Ebook version:  $2.99. Available at http://www.neconebooks.com. Print version:  $18.00.  Email your order request to mjarruda33@gmail.com. Also available at Amazon.com.

IN THE SPOOKLIGHT, movie review collection by Michael Arruda.

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 Ebook version:  $4.99.  Available at http://www.neconebooks.com.  Print version:  $18.00.  Email your order request to mjarruda33@gmail.com. Also available at Amazon.com.

FOR THE LOVE OF HORROR, short story collection by Michael Arruda.  

For The Love Of Horror cover

Ebook version:  $4.99.  Available at http://www.neconebooks.com. Print version:  $18.00.  Email your order request to mjarruda33@gmail.com. Also available at Amazon.com.  

 

 

 

 

 

THE HORROR JAR: Genre Films Where PETER CUSHING Did NOT Play A Doctor/Scientist/Professor

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Peter Cushing and the Skull in THE SKULL (1965), a horror film in which Cushing did not play a doctor.

 

Welcome back to THE HORROR JAR, that column where we look at lists of odds and ends pertaining to horror movies.

Up today, my all time favorite horror movie actor, Peter Cushing.

When you think of Peter Cushing, his two most famous roles immediately come to mind, Baron Frankenstein and Dr. Van Helsing, two characters who were also both doctors.  In fact, a lot of Cushing’s roles in horror movies were of medical doctors, professors, or scientists.  So much so, that I thought:  when did he not play a doctor?

Turns out— many times.

Here’s a look at those roles, the times Peter Cushing starred in a horror or science fiction film but did not play a doctor or scientist.

THE HOUND OF THE BASKERVILLES (1959) – Sherlock Holmes.  Technically not a horror film, but that being said, Hammer Films added plenty of horror elements to their rendition of the Sir Arthur Conan Doyle tale.  Directed by Terence Fisher, with Cushing as Sherlock Holmes and Christopher Lee as Sir Henry Baskerville.  Superior little movie, atmospheric and full of thrills, with Cushing’s energetic Holmes leading the way.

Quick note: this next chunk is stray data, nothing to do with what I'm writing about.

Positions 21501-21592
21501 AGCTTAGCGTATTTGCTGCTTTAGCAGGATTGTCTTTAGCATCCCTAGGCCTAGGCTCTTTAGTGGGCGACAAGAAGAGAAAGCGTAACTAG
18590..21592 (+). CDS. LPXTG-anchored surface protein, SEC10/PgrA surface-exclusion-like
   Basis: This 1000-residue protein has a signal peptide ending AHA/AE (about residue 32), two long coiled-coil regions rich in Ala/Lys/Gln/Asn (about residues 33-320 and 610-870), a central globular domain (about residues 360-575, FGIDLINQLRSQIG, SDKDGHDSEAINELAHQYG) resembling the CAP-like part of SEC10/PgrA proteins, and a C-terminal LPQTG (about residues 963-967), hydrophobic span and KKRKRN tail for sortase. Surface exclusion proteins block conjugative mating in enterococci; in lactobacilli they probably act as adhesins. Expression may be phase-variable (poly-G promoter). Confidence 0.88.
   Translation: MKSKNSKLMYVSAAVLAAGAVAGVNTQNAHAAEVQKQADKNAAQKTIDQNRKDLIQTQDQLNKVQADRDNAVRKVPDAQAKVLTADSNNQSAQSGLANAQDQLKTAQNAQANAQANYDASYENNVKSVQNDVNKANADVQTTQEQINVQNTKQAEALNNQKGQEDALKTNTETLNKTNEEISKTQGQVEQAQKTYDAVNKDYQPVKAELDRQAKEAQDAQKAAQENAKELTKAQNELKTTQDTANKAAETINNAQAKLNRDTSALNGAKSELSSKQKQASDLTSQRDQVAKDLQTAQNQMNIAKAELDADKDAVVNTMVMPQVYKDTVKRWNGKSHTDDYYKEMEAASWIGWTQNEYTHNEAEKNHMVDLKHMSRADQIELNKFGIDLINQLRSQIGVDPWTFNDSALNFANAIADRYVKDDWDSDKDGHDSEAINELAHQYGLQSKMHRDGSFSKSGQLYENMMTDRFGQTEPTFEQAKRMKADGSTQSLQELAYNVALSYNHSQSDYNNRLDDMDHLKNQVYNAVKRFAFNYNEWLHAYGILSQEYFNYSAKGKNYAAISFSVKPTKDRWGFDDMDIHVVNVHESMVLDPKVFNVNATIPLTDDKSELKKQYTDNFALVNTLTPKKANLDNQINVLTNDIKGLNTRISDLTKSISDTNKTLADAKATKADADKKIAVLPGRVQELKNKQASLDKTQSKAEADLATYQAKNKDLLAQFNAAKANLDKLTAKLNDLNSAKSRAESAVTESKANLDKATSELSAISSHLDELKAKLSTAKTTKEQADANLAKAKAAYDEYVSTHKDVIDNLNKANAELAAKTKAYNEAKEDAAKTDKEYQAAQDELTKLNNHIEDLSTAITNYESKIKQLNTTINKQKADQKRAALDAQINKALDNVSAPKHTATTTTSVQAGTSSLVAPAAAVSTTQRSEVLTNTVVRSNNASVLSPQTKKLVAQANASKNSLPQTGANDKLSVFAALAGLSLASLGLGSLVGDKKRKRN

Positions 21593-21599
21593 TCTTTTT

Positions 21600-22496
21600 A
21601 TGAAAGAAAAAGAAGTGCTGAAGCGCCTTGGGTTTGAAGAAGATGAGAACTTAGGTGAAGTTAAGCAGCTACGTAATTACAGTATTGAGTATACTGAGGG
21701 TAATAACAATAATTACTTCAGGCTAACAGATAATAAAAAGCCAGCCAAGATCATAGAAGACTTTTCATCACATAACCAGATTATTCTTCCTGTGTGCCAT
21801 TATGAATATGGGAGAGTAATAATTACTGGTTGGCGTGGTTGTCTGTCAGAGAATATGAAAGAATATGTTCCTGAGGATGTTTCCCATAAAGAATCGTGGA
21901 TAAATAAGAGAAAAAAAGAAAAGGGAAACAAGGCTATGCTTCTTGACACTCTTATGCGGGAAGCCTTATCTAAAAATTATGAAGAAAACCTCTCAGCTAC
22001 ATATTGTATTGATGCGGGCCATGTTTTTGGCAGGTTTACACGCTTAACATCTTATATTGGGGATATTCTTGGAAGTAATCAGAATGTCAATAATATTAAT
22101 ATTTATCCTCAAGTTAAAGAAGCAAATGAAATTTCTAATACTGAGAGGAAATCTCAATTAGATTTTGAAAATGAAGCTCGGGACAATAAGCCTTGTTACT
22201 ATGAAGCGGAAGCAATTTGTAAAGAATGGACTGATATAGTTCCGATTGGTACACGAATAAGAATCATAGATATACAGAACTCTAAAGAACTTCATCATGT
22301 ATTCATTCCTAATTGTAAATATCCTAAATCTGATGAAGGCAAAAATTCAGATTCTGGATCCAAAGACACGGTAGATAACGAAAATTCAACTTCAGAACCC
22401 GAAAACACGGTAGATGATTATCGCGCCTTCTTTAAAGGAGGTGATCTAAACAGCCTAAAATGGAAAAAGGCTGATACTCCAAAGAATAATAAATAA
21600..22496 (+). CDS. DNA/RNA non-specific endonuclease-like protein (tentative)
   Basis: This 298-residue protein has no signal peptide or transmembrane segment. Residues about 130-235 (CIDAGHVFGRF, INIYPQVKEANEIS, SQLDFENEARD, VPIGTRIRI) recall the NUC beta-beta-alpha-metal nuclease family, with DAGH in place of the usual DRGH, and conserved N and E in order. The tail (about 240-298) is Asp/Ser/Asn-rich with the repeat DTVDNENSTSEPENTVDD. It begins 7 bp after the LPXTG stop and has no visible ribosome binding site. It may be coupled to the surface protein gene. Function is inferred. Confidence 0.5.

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Cushing as Holmes in THE HOUND OF THE BASKERVILLES (1959).

 

NIGHT CREATURES (1962) – Rev. Dr. Blyss – even though the character is identified in the credits as “Dr. Blyss” he’s really the vicar of the small village of Dymchurch— check that, he’s actually the infamous pirate Captain Clegg, hiding out, posing as the vicar, while secretly smuggling rum in this rousing adventure/horror tale by Hammer Films.  Cushing at his energetic best.

Peter Cushing - Night Creatures

Peter Cushing delivers one of his best performances, as Captain Clegg/Dr. Blyss in NIGHT CREATURES (1962).

 

SHE (1965) – Major Holly – lost cities, a supernatural woman, and lots of action in this fantasy adventure by Hammer Films.

THE SKULL (1965) – Christopher Maitland – plays a private collector interested in the occult who purchases the skull of the Marquis de Sade with deadly results.  Christopher Lee co-stars as Cushing’s rival in this fine horror film by Hammer’s rival, Amicus Productions.

TORTURE GARDEN (1967) – Lancelot Canning – another film by Amicus, this one an anthology film featuring five horror stories based on the works of Robert Bloch.  Cushing appears in the fourth segment, “The Man Who Collected Poe,” once more playing a collector of the macabre.  Jack Palance co-stars with Cushing in this segment.

THE BLOOD BEAST TERROR (1968) – Inspector Quennell-  One of Peter Cushing’s worst movies.  In fact, Cushing himself considered it his worst.  Produced by Tigon Films, a company that tried to join Hammer and Amicus as a voice in British horror but ultimately failed.  The monster is a woman who turns into a giant moth that preys on men’s blood, and Cushing plays the police inspector (in a role originally written for Basil Rathbone) who tries to stop her.

SCREAM AND SCREAM AGAIN (1970) – Major Heinrich Benedek – pretty much just a cameo in this film, famous for being the first time Peter Cushing, Christopher Lee, and Vincent Price all starred together in the same movie.  A bizarre flick, perfect for 1970, but ultimately a disappointment as Cushing and Lee only appear briefly, while Price gets a bit more screen time.

THE VAMPIRE LOVERS (1970) – General von Spielsdorf – Cushing finally appears in a vampire movie where he’s not a doctor or a professor!  This time he’s a general, but he’s still hunting vampires in this atmospheric and very sensual vampire film from Hammer, starring Ingrid Pitt as the vampire Carmilla.  The first of Hammer’s “Karnstein” vampire trilogy.